## Data analysis procedure

Data was collected, and the patient responses was cleared, entered in to a computer and relevantly organized and percentage with computer and present in table and chart. Statistical significance test was applied to reflect the association between the variables by using statistical package for social science version 20 (SPSS version-20). Accordingly, chi-square was used to determine the association between the level of medication adherence and socio-demographic characteristics of hypertensive patients at a 5% (p < 0.05) level of significance.

## Data quality control

During data collection supervision was carried out and daily checking of the collected data was made by principal investigator. To assure data quality, pretest was conducted; data collectors were recruited; training and orientation were given to data collectors.

# Operational Definition

Is defined as "the extent to which a person's behavior taking medication, following a diet, and/or executing lifestyle changes corresponds with agreed recommendations from a health care provider" [6].

## Hypertension

Is defined as the persistent systolic blood pressure equal to and greater than 140 mmHg and/or persistent diastolic blood pressure equal to and greater than 90 mmHg [1].

## Hypertensive patient

Refers to a person diagnosed with hypertension as defined above.

Any form of deviation from adherence like losing one appointment, missing doses [6].

# Ethical Considerations

Jimma University Institutional Review Board approved the research. A formal letter was obtained from the Department of Pharmacy, college of Health Sciences and permission was obtained from Shashemene Referral Hospital, Oromia, and West Arsi, to collect data. The concerned hospital was also assured that the data was kept confidential. Each respondent who was interviewed was asked to give their consent after explaining the purpose, objective, and benefit of the study. Then respondents, who were volunteers, were interviewed. The participants were free to withdraw from the interview at any stage without incurring any consequences.

# Results

Among 197 respondents 123 (62.6%) were males and mean age was 47 ± 13 year. Among study respondents 44 (22.33%) were age between 45-49 years, and followed by 37 (18.78%) which belongs to age between 35-39, and average mean, and standard deviation were 47.2, 12.88 respectively. Larger proportions of respondents started their medications 1-3 years 140 (71.06%) back, and small proportion of respondents 4 (2.03%) were started > 6 years back. Among study participants 102 (51.7%) were Muslim, followed by orthodox 66 (33.5%). From study participants 155 (78.7%) of respondents were married, while 26 (13.2%) were divorced. Larger proportions of respondents 111 (56.3%) were illiterate. Among study subjects 55 (27.9%) of the respondents had 446-1200 birr of monthly income while others respondents 27 (13.7%), 6 (3.04%), 17 (6.1%) had 1201-2500, 2501-3500, and greater than 3501 respectively. But, remaining respondents 94 (47.7%) do not know their monthly income in money. Among study subjects 85 (43.14%) of respondents were farmers. Larger proportions of respondents 167 (84.8%) had no family support (Table 1).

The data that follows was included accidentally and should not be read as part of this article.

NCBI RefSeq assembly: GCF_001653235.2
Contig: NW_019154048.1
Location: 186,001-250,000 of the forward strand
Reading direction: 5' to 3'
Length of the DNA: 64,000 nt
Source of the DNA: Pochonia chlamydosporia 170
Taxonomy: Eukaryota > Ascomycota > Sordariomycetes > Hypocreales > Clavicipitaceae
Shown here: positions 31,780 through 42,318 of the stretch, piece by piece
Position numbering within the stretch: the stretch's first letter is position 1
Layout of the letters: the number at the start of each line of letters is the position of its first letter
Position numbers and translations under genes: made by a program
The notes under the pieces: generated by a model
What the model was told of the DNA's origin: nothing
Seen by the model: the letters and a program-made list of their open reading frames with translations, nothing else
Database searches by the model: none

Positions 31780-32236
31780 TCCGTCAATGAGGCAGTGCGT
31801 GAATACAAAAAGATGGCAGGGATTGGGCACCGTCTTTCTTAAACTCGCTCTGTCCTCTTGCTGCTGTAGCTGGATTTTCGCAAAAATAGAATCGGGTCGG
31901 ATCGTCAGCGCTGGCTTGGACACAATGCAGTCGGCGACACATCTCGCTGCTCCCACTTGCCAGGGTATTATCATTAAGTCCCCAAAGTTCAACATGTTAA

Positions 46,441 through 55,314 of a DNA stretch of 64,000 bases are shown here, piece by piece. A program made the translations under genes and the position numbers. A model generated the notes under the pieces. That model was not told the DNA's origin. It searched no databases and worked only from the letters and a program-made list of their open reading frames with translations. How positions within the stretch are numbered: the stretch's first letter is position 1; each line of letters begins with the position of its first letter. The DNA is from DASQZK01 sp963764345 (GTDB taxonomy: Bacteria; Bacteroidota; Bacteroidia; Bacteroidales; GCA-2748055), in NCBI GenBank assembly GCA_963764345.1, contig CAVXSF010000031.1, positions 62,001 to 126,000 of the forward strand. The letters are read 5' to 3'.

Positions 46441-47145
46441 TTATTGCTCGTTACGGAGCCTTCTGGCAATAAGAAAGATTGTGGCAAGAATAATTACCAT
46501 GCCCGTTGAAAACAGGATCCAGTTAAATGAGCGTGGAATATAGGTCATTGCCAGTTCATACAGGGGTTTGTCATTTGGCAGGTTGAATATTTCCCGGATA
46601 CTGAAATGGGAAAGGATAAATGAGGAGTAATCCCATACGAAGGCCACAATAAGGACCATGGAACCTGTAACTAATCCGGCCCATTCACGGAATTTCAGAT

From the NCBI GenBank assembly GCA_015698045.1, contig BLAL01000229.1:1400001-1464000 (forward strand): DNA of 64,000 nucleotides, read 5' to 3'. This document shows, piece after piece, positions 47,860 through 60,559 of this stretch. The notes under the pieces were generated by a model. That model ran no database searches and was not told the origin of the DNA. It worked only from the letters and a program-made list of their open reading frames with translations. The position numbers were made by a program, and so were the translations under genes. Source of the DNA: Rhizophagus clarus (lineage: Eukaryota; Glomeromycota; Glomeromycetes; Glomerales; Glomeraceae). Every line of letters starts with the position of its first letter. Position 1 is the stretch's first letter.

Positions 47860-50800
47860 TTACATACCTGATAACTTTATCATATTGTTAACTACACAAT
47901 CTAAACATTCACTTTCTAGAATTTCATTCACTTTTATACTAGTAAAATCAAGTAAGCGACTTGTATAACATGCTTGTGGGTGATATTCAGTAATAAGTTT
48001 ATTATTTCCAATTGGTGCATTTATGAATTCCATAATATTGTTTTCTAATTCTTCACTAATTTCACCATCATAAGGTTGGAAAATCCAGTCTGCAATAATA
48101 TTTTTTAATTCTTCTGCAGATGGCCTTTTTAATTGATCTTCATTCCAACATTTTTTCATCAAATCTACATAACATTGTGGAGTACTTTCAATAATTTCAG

Table 1: Socio-demographic characteristics of respondents in SRH Ethiopia, 2019. View Table 1

Figure 1: Reason for poor patient awareness on the importance of adherence to antihypertensive medications in SRH, Ethiopia, 2019. View Figure 1

Figure 2: Magnitude of adherence in study participants in SRH, Ethiopia, 2019. View Figure 2

From total of study participants, who had irregular follow up due to patients related factor, 21 (42.9%) of respondents were due to forgetfulness, and the left were lack of money 15 (30.6%) and negligence (26.5%) (Table 2).

Table 2: Patients related factors that lead to irregular follow up among study participants in SRH, Ethiopia, 2019. View Table 2

From the study participants the prolonged duration of the treatment 34 (81%) was a major treatment related factor that leads to irregular follow up. Other respondents that had not regular follow up due to treatment related factors such as adverse effect of the drug, different kind of medicine, and lack of the role health worker were 3 (7.1%), 3 (7.1%), and 1 (2.4%), respectively (Table 3).

Table 3: Treatments related factors that lead to irregular follow up among study participants in SRH, Ethiopia, 2019. View Table 3

Table 4: Effects of adherence on BP control among study population in SRH, Ethiopia, 2019. View Table 4

In this study there is significant association between occupation (p = 0.033), source of medical service or treatments (p = 0.037) (Table 5). Moreover, there is significant association between adherence and blood pressure control (p = 0, p < 0.05). Majority respondents who had low adherence belong to uncontrolled blood pressure (Table 6).

Table 5: Association between socio-demographic data and respondents with adherence status in SRH, Ethiopia, 2019. View Table 5

Table 6: Association between adherence and status of blood pressure in SRH, Ethiopia, 2019. View Table 6

# Study Limitations

This study have the following limitations: Self-reporting was used as the only method of measuring adherence. This method has the disadvantages of recall bias and eliciting only socially acceptable responses and hence, may overestimate the level of adherence. In addition, it did not consider HTN patients who did not visit the hospital during the time of the study. Hence, the extent of generalizability is limited only to those similar patients who are on chronic illness follow up care.

# Conclusions

More than half of the study participants were found to be adherent to their treatments according to 8-item morisky medication adherence scale. Occupational status and source of medical service or treatments were the most common factors associated antihypertensive medication adherence. Moreover, the status of blood pressure control was significantly associated with pattern of adherence.

Not applicable.

# Authors' Contribution

GH and AA designed, extracted, analyzed and interpreted the data. GH conceived the study; guided the design and supervised the whole research. GH also prepared the manuscript. Both authors read and approved the final manuscript.

# Citation

Hasen G, Abdo A (2020) Medication Adherence and Associated Factors in Management of Hypertension in Shashemene Referral Hospital, Ethiopia. J Hypertens Manag 6:054. doi.org/10.23937/2474-3690/1510054